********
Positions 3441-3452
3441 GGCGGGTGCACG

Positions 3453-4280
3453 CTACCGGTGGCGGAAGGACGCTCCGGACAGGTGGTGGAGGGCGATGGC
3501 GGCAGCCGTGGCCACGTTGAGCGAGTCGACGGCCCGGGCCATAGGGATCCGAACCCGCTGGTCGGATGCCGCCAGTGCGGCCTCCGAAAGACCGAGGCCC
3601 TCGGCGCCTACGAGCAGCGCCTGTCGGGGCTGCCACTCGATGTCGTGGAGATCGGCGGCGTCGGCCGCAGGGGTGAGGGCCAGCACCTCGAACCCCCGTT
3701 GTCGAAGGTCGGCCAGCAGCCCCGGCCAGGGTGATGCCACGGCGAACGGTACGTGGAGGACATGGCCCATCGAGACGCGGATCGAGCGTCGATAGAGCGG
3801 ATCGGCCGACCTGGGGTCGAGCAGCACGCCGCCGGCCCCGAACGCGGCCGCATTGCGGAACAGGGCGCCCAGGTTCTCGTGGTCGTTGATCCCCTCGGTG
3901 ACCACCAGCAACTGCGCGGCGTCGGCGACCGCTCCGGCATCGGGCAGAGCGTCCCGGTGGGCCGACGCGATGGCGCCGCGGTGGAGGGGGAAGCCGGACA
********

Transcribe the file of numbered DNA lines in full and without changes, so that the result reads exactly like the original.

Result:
Positions 3441-3452
3441 GGCGGGTGCACG

Positions 3453-4280
3453 CTACCGGTGGCGGAAGGACGCTCCGGACAGGTGGTGGAGGGCGATGGC
3501 GGCAGCCGTGGCCACGTTGAGCGAGTCGACGGCCCGGGCCATAGGGATCCGAACCCGCTGGTCGGATGCCGCCAGTGCGGCCTCCGAAAGACCGAGGCCC
3601 TCGGCGCCTACGAGCAGCGCCTGTCGGGGCTGCCACTCGATGTCGTGGAGATCGGCGGCGTCGGCCGCAGGGGTGAGGGCCAGCACCTCGAACCCCCGTT
3701 GTCGAAGGTCGGCCAGCAGCCCCGGCCAGGGTGATGCCACGGCGAACGGTACGTGGAGGACATGGCCCATCGAGACGCGGATCGAGCGTCGATAGAGCGG
3801 ATCGGCCGACCTGGGGTCGAGCAGCACGCCGCCGGCCCCGAACGCGGCCGCATTGCGGAACAGGGCGCCCAGGTTCTCGTGGTCGTTGATCCCCTCGGTG
3901 ACCACCAGCAACTGCGCGGCGTCGGCGACCGCTCCGGCATCGGGCAGAGCGTCCCGGTGGGCCGACGCGATGGCGCCGCGGTGGAGGGGGAAGCCGGACA